Editor’s Note: Students across the country were challenged by Samsung’s Solve for Tomorrow contest to design, create, and implement a new piece of technology that would benefit their community. Dozens of projects, addressing concerns that ranged from environmental to social, were submitted. Several of the participants agreed to write down and share their reasonings behind their projects, as well as explain how they overcame the struggles they faced. These are their stories. 


The Baby Saver 2000

Written by Mason Covington and Tyler Duke, Beebe Junior High School, Arkansas

When we decided to create The Baby Saver 2000, we were trying to solve the problem of babies dying in hot cars. Last year, thirty-seven children died in hot cars. Two have already died in 2017. This is a very big problem, not only in the south where summers are very hot, but also around the world. When it is 80 degrees outside, it only takes 60 minutes for the inside of a car to increase to 123 degrees; which the child cannot stand. When the human body reaches an internal temperature of 107 degrees, organs begin to shut down.

In 2015, a young boy in Arkansas died from being left in a hot car. The incident and the trial were constantly on our local news, so this issue was fresh on our minds. We built our project in hopes that we could prevent deaths around the world. When we started, we noticed that vehicles have a lot of technology and sensors in them already, like alarms for when you leave your keys in the car, your headlights are still on, or when your seat belt is unbuckled.

However, cars have no sensors built in to them specifically aimed at saving a child’s life. In 2017, we felt like this technology should have been readily available and affordable. Where do do babies normally sit in a car? Their carseat, the perfect place for us to implement some tech to monitor a child’s condition.

We began by building a basic prototype that worked using Lego EV3. We were excited to see our concept worked, but it didn’t actually connect to the car in any way. So we played around with different ideas of how to alert parents. We originally wanted to call and text parents using an Arduino and SIM card.

However, after much debate, we felt there were too many opportunities to miss the phone call, leave your cell phone at home, or have bad cell reception. We visited an engineer from EvenFlo who gave us some great advice: don’t use any switches to activate the device. People might just stop activating it or fall victim to human error. The device should be user friendly and simple.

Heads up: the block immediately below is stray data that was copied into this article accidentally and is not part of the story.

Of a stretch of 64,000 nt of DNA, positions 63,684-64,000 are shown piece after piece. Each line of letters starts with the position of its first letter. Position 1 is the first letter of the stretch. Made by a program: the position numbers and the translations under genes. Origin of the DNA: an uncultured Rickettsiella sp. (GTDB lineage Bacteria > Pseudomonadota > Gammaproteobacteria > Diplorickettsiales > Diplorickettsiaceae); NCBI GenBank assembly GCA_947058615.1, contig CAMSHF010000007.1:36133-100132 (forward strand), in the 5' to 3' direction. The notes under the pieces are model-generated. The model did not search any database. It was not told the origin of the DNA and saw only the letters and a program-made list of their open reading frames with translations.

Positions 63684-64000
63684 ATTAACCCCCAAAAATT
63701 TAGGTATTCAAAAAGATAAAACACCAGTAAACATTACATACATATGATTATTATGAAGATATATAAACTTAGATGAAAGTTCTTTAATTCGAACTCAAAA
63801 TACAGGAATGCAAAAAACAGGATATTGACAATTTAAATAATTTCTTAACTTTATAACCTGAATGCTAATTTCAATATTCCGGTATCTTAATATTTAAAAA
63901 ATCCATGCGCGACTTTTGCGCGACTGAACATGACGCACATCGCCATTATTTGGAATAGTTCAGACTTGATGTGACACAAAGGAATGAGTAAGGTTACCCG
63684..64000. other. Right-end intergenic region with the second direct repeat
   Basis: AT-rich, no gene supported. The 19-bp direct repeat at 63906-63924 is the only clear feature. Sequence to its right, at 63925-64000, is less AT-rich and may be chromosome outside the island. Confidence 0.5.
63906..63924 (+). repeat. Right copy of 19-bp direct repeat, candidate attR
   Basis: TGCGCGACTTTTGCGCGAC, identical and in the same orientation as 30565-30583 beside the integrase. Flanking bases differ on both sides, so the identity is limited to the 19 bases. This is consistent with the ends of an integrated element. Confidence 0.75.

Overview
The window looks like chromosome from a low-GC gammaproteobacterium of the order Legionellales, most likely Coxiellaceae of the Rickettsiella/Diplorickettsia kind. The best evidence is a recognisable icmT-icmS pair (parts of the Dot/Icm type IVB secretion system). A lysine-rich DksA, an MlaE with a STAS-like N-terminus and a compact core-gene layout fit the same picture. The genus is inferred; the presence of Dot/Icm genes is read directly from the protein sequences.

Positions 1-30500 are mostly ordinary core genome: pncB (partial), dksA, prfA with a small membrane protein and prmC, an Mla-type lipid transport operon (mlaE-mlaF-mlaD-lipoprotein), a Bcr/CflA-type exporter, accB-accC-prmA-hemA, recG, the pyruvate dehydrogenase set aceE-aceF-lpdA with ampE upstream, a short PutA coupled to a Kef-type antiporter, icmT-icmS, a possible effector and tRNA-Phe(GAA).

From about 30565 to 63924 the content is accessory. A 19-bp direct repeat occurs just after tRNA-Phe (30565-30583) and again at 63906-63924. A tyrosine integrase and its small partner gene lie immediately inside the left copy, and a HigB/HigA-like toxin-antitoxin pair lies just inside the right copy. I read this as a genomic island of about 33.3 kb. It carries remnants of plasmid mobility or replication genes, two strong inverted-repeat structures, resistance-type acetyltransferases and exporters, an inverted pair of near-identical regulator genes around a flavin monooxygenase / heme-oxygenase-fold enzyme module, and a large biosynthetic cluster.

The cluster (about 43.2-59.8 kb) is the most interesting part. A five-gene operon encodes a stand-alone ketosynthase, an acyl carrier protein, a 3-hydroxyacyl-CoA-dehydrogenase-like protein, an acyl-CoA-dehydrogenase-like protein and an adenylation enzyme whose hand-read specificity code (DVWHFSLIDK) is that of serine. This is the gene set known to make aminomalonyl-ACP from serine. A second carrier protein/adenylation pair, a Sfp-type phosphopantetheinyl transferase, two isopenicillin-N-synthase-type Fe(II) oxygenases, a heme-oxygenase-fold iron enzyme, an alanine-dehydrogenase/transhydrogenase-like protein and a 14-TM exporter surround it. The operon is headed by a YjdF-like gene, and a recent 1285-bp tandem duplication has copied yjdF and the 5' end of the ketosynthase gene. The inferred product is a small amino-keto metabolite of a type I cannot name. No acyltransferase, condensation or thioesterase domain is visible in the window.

We then took our ideas to the Arkansas Innovation Hub in Little Rock, where an engineer, Nick Jones, helped us further develop our working prototype. We decided a pressure pad that connects the ground wire would start the Arduino and thus start the code. This was the simplest way to ensure the device was user friendly and would always come on when a child was present in the seat.

The future of this device has many different variations. We would like to have a solar panel on it that recharges the battery. We would also like a version that uses the signal from a cigarette lighter to tell the Arduino that the car is turned off and it should now start checking for temperature fluctuations. It is important to us that we continue to improve this tech, so we can give people some simple technology that can be used to help save the lives of children.


Wildlife Detector

Written by Kaika Burk, Christian Watson, Anna Burger, and KayBree Raisor, Snowflake Junior High, Arizona

America’s deadliest animal doesn’t have big claws, sharp teeth, or venomous fangs. Surprisingly, 150 people die each year due to collisions with deer and other large wildlife.

The Federal Highway Administration of Research and Technology reported that there are more than 1 million accidents with wildlife each year. State Farm Insurance calculated last year’s average cost for these wildlife collisions is $3,995. Last year, 4 billion dollars were spent on Wildlife Collisions in the United States alone.